A strange picture of odd, spherical rock formations on Mars from NASA's Opportunity rover has scientists scratching their heads over what exactly they're looking at.

The new Mars photo by Opportunity shows a close-up of a rock outcrop called Kirkwood covered in blister-like bumps that mission scientists can't yet explain. At first blush, the formations appear similar to so-called Martian "blueberries" -- iron-rich spherical formations first seen by Opportunity in 2004 -- but they actually differ in several key ways, scientist said.

"This is one of the most extraordinary pictures from the whole mission," said rover mission principal investigator Steve Squyres of Cornell University in Ithaca, N.Y., in a statement.

"Kirkwood is chock full of a dense accumulation of these small spherical objects. Of course, we immediately thought of the blueberries, but this is something different. We never have seen such a dense accumulation of spherules in a rock outcrop on Mars."

The new photo by Opportunity is actually a mosaic of four images taken by a microscope-like imager on its robotic arm, and then stitched together like puzzle pieces by scientists on Earth.

Opportunity on Mars

The Mars rover Opportunity is currently exploring a location known as Cape York along the western rim of a giant Martian crater called Endeavour. Opportunity is one of two golf cart-size NASA rovers that landed on Mars in January 2004 (Spirit was the other) to explore different landing sites.

The solar-powered rovers were initially expected to last just 90 days on Mars, but each survived for years on the Red Planet. Spirit stopped communicating with Earth in 2010, but Opportunity is still operational.

Despite its advanced age, Opportunity is still pumping out new discoveries after more than eight years on Mars. The rover first spotted Martian blueberries soon after its landing in 2004. The blueberries are actually concretions created by minerals in water that settled into sedimentary rock.

Opportunity has seen Martian blueberries at many of its science sites during its Red Planet exploits, but the bumpy, spherical formations on the Kirkwood rock represent something new, researchers said. In Opportunity's new photo, many of the strange features are broken, revealing odd concentric circles inside.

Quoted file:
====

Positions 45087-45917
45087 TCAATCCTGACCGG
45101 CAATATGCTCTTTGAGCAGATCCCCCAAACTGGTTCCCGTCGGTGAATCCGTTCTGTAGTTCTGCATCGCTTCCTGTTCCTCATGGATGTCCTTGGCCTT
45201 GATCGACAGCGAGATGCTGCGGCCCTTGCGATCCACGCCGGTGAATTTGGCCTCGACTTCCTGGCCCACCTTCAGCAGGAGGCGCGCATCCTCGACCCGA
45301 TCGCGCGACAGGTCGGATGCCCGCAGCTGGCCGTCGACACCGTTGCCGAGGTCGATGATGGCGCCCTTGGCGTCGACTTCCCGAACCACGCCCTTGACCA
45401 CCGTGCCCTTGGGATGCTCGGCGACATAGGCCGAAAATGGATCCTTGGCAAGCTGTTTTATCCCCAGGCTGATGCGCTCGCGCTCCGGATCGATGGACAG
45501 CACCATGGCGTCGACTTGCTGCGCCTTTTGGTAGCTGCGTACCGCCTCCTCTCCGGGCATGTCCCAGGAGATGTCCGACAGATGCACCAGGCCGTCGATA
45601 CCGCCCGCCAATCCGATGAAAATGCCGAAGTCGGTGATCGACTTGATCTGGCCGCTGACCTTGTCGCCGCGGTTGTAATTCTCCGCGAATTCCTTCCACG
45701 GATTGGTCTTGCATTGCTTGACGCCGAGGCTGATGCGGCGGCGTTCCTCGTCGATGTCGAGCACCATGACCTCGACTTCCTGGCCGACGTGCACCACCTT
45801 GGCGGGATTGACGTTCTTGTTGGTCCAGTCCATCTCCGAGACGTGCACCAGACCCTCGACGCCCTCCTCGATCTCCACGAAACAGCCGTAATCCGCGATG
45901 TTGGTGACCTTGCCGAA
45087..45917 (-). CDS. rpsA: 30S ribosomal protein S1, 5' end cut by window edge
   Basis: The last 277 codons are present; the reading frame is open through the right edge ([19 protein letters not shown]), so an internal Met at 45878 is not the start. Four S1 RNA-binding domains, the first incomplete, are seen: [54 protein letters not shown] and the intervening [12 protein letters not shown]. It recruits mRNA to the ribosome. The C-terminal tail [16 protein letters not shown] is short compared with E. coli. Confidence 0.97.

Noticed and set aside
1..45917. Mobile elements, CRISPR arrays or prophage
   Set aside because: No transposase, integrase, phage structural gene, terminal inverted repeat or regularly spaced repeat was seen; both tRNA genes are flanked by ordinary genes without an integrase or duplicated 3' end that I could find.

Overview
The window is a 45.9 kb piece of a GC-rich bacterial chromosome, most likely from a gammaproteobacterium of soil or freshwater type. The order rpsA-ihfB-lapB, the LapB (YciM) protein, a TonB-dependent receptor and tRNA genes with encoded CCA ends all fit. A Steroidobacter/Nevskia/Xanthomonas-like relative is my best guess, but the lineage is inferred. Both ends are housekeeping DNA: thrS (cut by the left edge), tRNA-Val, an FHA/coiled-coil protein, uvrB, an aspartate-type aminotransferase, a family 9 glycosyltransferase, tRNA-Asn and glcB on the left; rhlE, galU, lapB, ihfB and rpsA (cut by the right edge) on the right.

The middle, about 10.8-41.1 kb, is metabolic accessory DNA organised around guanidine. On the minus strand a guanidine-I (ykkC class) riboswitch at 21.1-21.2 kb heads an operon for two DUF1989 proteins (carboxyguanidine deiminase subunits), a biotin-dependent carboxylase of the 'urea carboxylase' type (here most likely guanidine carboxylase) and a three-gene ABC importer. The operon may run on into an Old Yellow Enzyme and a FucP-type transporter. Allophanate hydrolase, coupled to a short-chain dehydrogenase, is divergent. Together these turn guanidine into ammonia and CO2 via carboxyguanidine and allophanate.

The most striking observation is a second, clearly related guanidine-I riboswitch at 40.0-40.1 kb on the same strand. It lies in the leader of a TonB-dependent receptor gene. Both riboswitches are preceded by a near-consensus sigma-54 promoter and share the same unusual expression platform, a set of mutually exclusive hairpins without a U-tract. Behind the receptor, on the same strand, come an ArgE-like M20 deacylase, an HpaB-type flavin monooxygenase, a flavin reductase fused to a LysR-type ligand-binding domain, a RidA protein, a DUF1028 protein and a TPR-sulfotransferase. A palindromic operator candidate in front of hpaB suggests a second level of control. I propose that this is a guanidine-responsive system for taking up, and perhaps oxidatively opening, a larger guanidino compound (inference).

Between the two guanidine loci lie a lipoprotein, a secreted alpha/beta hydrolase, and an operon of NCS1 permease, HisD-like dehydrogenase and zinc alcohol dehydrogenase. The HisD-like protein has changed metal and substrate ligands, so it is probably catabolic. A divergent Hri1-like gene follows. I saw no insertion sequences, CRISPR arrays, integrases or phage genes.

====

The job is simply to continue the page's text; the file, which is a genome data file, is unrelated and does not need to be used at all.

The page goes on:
"They seem to be crunchy on the outside, and softer in the middle," Squyres said. "They are different in concentration. They are different in structure. They are different in composition. They are different in distribution. So, we have a wonderful geological puzzle in front of us."

Squyres said he and his science team have several theories, but none that truly stand out as the best explanation for what could have created the weird bumps on Mars.

"It's going to take a while to work this out, so the thing to do now is keep an open mind and let the rocks do the talking," he said.

A Martian Spring

The Kirkwood outcrop is just one science pit stop at Cape York for Opportunity. Mission scientists have already picked out another interesting rock outcrop nearby, a pale patch that may contain tantalizing clay minerals, for possibly study after Opportunity completes its current analysis.

Meanwhile, the spring equinox is approaching on Mars, ensuring increasing levels of sunshine for Opportunity's solar arrays.

"The rover is in very good health considering its 8-1/2 years of hard work on the surface of Mars," said rover project manager John Callas of NASA's Jet Propulsion Laboratory in Pasadena, Calif., in a statement. "Energy production levels are comparable to what they were a full Martian year ago, and we are looking forward to productive spring and summer seasons of exploration."

While Opportunity explores the plains of its Meridiani Planum location, NASA's Mars rover Curiosity is poised to resume driving toward its first long-distance destination inside Gale Crater. The rover, which has completed its final health checks, is headed for a site called Glenelg near the base of the 3-mile (5-kilometer) Mount Sharp, a mountain that rises from the center of its Gale Crater landing site.

Read more at Discovery News